Saturday 25 February 2017

Fractured- The Death of Max Spiers

I've known for some time that the BBC was commissioning a documentary about the death of Max Spiers. A few people I know are featured in it. Fractured- The Death of Max Spiers was not broadcast on the terrestrial network and is only available on BBC Iplayer. It was uploaded on the 25th of February and will be available for three months, see: (See here for a longer term link:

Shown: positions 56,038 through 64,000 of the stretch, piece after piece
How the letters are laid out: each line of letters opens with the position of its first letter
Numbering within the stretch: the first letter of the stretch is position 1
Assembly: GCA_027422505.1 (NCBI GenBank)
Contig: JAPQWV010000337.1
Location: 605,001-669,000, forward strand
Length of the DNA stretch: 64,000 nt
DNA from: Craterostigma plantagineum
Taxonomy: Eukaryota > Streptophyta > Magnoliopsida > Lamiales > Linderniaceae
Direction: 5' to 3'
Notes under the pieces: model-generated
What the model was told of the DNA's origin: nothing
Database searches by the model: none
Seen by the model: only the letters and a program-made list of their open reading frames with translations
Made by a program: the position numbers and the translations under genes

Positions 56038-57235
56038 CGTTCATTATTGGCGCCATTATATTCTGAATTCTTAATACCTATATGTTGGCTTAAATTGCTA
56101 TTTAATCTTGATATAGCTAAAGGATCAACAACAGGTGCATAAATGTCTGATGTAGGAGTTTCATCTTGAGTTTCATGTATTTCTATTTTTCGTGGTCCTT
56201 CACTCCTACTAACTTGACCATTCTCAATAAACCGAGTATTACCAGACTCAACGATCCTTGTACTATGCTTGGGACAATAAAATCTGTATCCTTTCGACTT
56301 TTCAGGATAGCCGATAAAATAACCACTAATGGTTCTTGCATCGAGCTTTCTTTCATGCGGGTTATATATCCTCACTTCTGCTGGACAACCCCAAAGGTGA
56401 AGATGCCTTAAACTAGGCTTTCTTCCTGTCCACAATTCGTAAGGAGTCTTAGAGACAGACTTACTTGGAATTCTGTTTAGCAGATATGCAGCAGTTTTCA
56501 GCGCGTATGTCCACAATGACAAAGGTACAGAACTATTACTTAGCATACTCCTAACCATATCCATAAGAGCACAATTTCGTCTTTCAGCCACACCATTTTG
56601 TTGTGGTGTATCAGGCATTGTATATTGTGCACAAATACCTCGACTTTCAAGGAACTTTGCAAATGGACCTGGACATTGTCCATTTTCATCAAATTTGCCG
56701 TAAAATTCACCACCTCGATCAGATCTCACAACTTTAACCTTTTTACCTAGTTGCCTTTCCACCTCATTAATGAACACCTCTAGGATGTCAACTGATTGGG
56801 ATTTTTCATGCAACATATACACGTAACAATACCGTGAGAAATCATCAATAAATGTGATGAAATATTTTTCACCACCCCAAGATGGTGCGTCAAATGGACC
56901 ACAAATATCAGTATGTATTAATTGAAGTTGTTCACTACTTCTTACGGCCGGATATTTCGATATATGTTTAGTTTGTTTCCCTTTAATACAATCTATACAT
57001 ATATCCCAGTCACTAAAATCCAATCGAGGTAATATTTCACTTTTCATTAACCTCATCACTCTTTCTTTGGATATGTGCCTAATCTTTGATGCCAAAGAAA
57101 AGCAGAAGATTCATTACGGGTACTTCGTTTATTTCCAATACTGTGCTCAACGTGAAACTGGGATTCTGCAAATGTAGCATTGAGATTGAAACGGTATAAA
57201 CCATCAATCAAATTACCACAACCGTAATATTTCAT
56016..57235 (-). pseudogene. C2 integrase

"Max Spiers was a conspiracy theorist." says the young female narrator at the very start of the show. The narrator, India Rakusen, doubles up at the presenter and sets out on a "one-woman journey!" to get to the truth about Max' life and death. Interestingly, she is also the producer. She provides a brief biography of Max' life and then travels around England and Poland in an attempt to get to the bottom of why his life ended so abruptly and prematurely. In doing so she interviews several people; most featured are Miles Johnston and Vanessa Bates, Max' mother. As always, these interviews are thoroughly edited. A participant in a programme of this type and duration can expect filming sessions from many hours to several days; yet this is often whittled down to five minutes of cumulative air time. If the producer is under a mandate to portray the documentary's subject in a particular way; it is easy to distort the character for the viewer using selective cuts. I don't know Vanessa very well and have only communicated with her online a few times, so I'm not sure how faithful the programme makers have been to her true testimony. Only she can answer that. Despite this they definitely omitted some significant details; you could give them the benefit of the doubt and say it was just for the sake of brevity. There are far more detailed discussions with Vanessa online, for example see: On the other hand, Miles is a close friend and so I knew immediately that he has been grossly misrepresented. The first scene of him has Miles in a field watching helicopters and talking about trees. Then he shows the presenter round his house and the Bases Project studio. "Do you ever have a disco in here?" she asks sarcastically when she looks at the lighting rig on Miles' ceiling. Then Miles demonstrates a healing system and she makes jocular facial expressions while his back is turned at what she considers frivolous antics. The camera zooms in on Miles' various paranormal books, decorations and ornaments. There are cutaways where she makes more disparaging comments. Here is a statement by Miles about Max' death of his own production; see how different it is: Miles and I have had a very long-running debate about the value of cooperating with the mainstream media and we have totally different opinions. I basically recommend nobody has anything to do with them at all; a "just say no" policy, like the kids are told to do with drugs. Miles still thinks he can do some good by allowing these propagandists to warp and pillory him in this shameful manner. Miles truly believes he can ride this dragon and if he bangs his head against the brick wall for long enough, he will eventually break through. He will not. See the background links below for more details.